Question: My question is, my horse has a goose rump but someone called it a hunter bump. It’s very pointy and my horse is sore if I touch it there. Can you work on it and take it down? If so, how?
Answer from Guliz Unlu, Equine Energy Body Worker: Hi Cayley – The lumbar span is the weakest area of the horses back, unlike the spine above or below, which has ribs and pelvis attached, the lumbar span has no other supporting bones. This is an area where much of the riders weight is carried…
In terms of conformation, when the lumbo-sacral joint is forward, and the croup lengthened, the lumbar span is shorter and the stress is minimized (Image A).
When you get a horse with a hunters bump (Image B), it is possible that there has been trauma, swelling and/ or scar tissue to sacroiliac joint. I have also seen foals born with it, much of what can be done is based on the cause.
I would suggest having a chiropractor take a look – with the combined treatment of body work on a consistent basis, there is a chance for healing.
I would also recommend strength and flexibility exercises such as hill work – at a walk and or raised poles to walk over – take it slow, and consistent. Backing a horse up also strengthens the lumbar and haunches – first a few stride – then eventually work into a circle – both ways.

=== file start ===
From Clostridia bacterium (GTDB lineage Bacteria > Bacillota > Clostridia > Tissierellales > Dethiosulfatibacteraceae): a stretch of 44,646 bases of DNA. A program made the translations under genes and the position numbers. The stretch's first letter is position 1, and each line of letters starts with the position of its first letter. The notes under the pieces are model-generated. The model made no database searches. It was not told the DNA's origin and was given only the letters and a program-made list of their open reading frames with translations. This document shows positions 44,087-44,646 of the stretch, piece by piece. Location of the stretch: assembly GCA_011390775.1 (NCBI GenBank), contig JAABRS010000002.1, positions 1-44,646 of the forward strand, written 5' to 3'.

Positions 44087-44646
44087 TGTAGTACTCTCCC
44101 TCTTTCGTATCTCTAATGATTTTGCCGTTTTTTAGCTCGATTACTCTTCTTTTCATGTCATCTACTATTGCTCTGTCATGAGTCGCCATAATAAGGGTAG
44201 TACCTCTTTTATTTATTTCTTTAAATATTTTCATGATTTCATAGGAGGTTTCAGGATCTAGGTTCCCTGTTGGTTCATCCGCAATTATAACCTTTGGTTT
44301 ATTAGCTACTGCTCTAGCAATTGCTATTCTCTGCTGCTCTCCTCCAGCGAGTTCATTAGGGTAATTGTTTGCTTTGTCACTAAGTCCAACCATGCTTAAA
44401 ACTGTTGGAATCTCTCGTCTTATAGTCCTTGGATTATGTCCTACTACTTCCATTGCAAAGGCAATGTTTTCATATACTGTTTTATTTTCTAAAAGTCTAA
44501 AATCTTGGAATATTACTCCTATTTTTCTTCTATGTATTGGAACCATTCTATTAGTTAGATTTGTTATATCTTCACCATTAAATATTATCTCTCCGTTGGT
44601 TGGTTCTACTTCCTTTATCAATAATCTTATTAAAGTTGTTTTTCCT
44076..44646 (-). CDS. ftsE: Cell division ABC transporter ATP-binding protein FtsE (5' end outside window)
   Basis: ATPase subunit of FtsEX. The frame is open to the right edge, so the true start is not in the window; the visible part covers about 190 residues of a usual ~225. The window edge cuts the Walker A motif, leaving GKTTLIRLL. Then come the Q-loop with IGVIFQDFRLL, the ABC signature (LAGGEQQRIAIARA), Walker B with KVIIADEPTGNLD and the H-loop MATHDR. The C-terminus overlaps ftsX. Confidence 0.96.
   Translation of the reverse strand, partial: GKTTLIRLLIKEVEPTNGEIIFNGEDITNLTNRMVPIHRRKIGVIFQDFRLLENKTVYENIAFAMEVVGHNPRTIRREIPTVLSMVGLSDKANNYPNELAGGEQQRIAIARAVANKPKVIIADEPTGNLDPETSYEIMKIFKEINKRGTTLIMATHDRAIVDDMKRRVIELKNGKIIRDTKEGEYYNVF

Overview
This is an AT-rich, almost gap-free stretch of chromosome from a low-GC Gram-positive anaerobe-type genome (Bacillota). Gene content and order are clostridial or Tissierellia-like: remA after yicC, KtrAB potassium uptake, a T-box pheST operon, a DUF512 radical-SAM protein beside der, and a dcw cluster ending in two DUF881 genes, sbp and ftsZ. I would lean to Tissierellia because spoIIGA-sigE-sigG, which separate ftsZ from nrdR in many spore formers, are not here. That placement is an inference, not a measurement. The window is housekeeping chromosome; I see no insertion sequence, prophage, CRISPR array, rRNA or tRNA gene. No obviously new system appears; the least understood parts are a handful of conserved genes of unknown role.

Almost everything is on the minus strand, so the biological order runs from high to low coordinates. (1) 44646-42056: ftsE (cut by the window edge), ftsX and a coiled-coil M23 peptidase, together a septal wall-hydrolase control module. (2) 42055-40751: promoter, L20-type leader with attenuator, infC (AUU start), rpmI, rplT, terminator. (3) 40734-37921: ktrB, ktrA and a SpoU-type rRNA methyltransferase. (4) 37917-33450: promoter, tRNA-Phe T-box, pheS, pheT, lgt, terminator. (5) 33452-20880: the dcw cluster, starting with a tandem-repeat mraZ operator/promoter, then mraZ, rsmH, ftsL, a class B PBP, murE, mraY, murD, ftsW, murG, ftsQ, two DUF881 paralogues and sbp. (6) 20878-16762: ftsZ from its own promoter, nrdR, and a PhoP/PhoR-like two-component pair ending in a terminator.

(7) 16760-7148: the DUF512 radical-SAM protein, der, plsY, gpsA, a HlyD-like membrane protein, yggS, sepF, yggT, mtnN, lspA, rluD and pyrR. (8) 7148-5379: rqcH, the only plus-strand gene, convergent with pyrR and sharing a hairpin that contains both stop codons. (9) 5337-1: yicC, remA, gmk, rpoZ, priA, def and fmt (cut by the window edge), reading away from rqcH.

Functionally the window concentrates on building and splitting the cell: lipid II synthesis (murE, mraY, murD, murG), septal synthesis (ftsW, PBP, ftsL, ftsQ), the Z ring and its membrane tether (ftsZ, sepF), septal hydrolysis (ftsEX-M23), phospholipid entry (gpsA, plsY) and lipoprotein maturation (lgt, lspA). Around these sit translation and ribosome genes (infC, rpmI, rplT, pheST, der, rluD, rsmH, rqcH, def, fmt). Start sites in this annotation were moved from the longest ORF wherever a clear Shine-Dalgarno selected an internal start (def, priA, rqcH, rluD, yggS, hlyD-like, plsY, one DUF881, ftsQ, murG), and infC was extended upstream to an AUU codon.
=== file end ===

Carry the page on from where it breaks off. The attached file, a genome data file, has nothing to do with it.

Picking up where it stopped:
As your horse gets better through these exercises and body work, it will change how the spine and haunches are formed, in turn having to re-learn how to use various muscles, so be patient…
When your horse is stiff and or in pain in the lumbar vertebrae or loins, they are most likely not using their back muscles and hind quarters properly, what likely happens is that they propel all their weight from the stifle and hocks….resulting in some very sore, weak joints and strained ligaments.
Guliz Unlu is a world reknown Equine Energy Body Worker, and a guest author on this blog. She makes her home in Vancouver BC, but travels abroad for over half the year working on some of the world’s wealthiest horse clients. Her travels include Turkey, Egypt, Mexico, Peru and Dubai.
Would one begin the hill work and circle work in hand then working into astride?
Starting on the ground is best, as the horse on the ground is the horse you ride. Working on the ground gives you a fighting chance of correcting problems with less stress on the horse (as in having to use heavy hands or legs while riding). When the horse accepts and begins to like his new work, the saddle work is an easier transition.
Hi Meg. Yes, I would always get the horse accustomed to this work in hand first, as it is much easier to ask the horse on the ground than it is to “herd” him from the saddle. You also obtain a different bond on the ground: much stronger and accurate, as the horse can see your body language as opposed to just feeling pressure (as long as you are consistent). This encourages the horse to act on his own responsibility, and therefore teaches confidence. I know, after years of doing this work, that I can move a horse along 3-4 times faster by using ground work that trying to get the same result under saddle.